Dirt Quake drew ragged amateur followers of the cult of sideways sliding from all over the world. It was a unique and perilous enterprise — and encapsulated the chaos of the new order perfectly. It must have been an organisational nightmare. Gary sold the Dirt Quake as a piece of’ Intellectual Property’ in 2017. He moved on to concentrate on the magazine – and diversified into organising ride-outs for the like-minded in places like Morocco and Nepal. By then Sideburn had evolved to epitomise the sort of irreverent and welcoming alt.Bike culture that was lodged firmly at the left-field of the world wide motorcycle scene.
“In terms of business, it’s limpet like survival,” he says. “We’re small and compact, and we like it that way. If you email the mag it’s going to be me who replies. My wife helps me with the mailouts, that’s it. We’re not interested in being mainstream, though I understand how the industry have been influenced by what we have done.” There’s an irony shot through the heart of this whole enterprise. Alt. Bike culture is a behemoth with a heavy dash of American sauce – and its cult zine, not to mention its publisher, could not be more English in its way of being in the world.
“We’ve tried to publish in the states, but it never really works for us”, he says.. “and sometimes I think that if we were publishing there full time we’d probably sell ten times more stuff than we do at at the moment.” Just before lockdown the ink was still wet on a deal for Sideburn to become the official magazine of American Flat Track, the sport’s governing body. “We’ll see what happens with that if we ever emerge from lock down, he says…“but I realised a few years ago, after going to the Mooneyes Show in Japan, that we are actually closer to that Japanese way of doing things than either the American or the English way. We do one thing really well. We keep focussed on our own little corner of the culture and though we might mean little to the huge mass of people out there – if you are into what we do, we mean everything. I realised a long time ago that there are ways to be successful without having to have standards imposed on us from the mainstream.”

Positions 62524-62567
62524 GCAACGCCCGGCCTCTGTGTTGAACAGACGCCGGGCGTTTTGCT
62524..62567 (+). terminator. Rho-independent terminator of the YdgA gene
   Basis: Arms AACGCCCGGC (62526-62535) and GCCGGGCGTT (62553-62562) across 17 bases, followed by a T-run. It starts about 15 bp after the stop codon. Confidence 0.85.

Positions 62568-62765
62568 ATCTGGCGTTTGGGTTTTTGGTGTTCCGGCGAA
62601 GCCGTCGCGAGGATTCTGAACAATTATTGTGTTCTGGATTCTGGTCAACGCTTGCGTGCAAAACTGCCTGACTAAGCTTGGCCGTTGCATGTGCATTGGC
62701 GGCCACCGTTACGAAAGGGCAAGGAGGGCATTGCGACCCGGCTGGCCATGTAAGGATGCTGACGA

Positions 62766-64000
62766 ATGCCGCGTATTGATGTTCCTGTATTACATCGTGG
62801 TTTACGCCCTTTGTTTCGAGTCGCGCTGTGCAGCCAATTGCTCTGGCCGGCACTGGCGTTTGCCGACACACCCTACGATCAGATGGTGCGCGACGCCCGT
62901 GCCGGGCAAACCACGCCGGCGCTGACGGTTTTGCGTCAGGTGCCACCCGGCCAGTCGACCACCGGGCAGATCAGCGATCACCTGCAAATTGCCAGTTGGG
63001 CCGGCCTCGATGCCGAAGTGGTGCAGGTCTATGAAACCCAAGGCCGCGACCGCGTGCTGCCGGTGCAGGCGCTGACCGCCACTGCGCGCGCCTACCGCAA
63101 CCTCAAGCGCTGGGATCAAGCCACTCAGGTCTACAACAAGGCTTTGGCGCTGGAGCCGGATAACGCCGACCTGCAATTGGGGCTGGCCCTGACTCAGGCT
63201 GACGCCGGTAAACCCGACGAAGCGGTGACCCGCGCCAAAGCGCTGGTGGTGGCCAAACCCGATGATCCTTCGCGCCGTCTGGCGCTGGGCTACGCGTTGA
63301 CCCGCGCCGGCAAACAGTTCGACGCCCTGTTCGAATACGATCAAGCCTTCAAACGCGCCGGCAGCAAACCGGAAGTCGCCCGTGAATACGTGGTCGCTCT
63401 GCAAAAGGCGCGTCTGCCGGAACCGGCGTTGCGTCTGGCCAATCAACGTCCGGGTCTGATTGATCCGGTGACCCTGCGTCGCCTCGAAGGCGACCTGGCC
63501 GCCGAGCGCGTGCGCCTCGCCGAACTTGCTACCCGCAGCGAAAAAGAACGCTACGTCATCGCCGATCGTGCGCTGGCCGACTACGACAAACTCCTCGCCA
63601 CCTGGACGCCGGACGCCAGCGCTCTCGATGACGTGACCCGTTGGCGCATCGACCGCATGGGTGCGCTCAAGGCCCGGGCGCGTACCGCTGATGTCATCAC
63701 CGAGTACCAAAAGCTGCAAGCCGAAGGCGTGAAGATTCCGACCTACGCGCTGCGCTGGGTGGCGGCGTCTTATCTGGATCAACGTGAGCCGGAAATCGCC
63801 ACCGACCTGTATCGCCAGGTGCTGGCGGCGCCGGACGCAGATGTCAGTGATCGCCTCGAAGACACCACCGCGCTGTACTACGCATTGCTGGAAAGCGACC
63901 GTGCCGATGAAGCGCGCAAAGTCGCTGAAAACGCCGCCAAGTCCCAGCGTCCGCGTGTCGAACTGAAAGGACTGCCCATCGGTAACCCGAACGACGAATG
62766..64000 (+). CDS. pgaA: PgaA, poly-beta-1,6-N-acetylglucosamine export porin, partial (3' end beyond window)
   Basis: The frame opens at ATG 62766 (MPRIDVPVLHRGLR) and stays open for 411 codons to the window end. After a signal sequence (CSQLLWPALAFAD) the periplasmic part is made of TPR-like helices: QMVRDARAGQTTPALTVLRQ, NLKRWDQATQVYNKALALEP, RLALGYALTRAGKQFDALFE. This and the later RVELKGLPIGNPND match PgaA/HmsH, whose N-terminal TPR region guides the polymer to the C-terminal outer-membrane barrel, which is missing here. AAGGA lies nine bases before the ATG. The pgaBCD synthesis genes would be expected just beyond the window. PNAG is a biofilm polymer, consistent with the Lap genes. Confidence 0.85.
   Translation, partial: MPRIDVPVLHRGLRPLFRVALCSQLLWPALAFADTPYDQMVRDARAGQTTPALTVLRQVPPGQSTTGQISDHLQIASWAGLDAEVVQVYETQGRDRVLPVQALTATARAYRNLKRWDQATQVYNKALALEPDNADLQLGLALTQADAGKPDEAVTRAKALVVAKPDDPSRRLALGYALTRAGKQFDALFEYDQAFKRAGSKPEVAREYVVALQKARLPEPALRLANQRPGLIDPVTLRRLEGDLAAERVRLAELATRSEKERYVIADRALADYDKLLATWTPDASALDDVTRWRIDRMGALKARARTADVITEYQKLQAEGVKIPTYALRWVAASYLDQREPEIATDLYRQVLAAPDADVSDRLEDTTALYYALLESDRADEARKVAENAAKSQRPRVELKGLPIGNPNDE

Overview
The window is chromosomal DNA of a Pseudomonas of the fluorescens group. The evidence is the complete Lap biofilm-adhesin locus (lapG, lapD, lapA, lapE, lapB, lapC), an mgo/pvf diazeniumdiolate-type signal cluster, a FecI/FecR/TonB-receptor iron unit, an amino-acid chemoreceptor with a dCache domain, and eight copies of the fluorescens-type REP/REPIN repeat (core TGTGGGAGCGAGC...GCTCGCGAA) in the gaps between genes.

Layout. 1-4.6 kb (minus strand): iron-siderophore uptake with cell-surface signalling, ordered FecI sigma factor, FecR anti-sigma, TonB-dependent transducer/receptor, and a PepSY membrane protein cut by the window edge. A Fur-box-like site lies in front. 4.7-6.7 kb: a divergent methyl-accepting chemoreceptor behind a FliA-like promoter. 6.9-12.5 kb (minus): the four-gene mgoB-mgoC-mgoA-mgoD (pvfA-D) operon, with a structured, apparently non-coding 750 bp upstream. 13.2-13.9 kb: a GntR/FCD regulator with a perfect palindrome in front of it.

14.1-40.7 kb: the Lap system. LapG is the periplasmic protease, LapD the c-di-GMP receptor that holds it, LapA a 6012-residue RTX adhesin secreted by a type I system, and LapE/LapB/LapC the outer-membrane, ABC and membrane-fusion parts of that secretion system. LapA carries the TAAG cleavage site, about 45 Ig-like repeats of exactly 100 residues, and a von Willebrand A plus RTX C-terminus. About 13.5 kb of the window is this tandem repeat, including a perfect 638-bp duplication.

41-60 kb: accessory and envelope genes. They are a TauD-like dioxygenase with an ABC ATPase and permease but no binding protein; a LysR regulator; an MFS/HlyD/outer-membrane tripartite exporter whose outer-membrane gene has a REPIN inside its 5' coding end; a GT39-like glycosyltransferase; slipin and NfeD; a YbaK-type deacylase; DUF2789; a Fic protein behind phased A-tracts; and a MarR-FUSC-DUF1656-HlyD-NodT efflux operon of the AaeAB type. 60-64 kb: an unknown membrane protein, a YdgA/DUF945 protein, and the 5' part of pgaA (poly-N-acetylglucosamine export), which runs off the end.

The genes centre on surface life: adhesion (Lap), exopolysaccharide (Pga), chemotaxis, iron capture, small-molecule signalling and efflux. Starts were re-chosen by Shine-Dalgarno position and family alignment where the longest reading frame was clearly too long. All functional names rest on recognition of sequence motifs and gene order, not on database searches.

Photo: The Ken Block paint job – image courtesy DSC
The Artist: Death Spray Custom
Primary colours bleed across Ken Block’s Ford Focus RS. A lush spanner roll is subtly emblazoned with the Gucci logo. An Alpinestars racing suit is encoded with the viscera of a human nervous system. A Yamaha Super Téneré is rendered as a bedazzled battle-cruiser, brought to you in faux collaboration with esteemed fashion house Dior. Welcome to the world of Death Spray Custom aka David Gwyther.
It seems a bit simplistic to call David Gwyther an artist. He makes art – that’s for sure, but he’s so much more than that. Everything he makes seems to move. It is dynamic. It is playful. It exists in a world far removed from your traditional art gallery. And situated at a very British crossroads of car and bike culture, one that comes with a little side track that leads from skate and surf culture. As such there’s not many like him creating stuff in the UK.
The fact that David hails originally from the wet farmlands of West Wales is a hint to the roots of the Death Spray aesthetic. Running through everything he makes is a juxtaposition between the hi contrast colour and perceived glamour of motorsport – and cars and bikes in general – and the oily, dirty, mortally dangerous and unethical behaviour at the culture’s heart. Being surrounded by space and machines often leads to a preoccupation with internal combustion. Take notice of DSC. He elevates the motor to new aesthetic levels.
Photo: New Knights of Old. Image courtesy DSC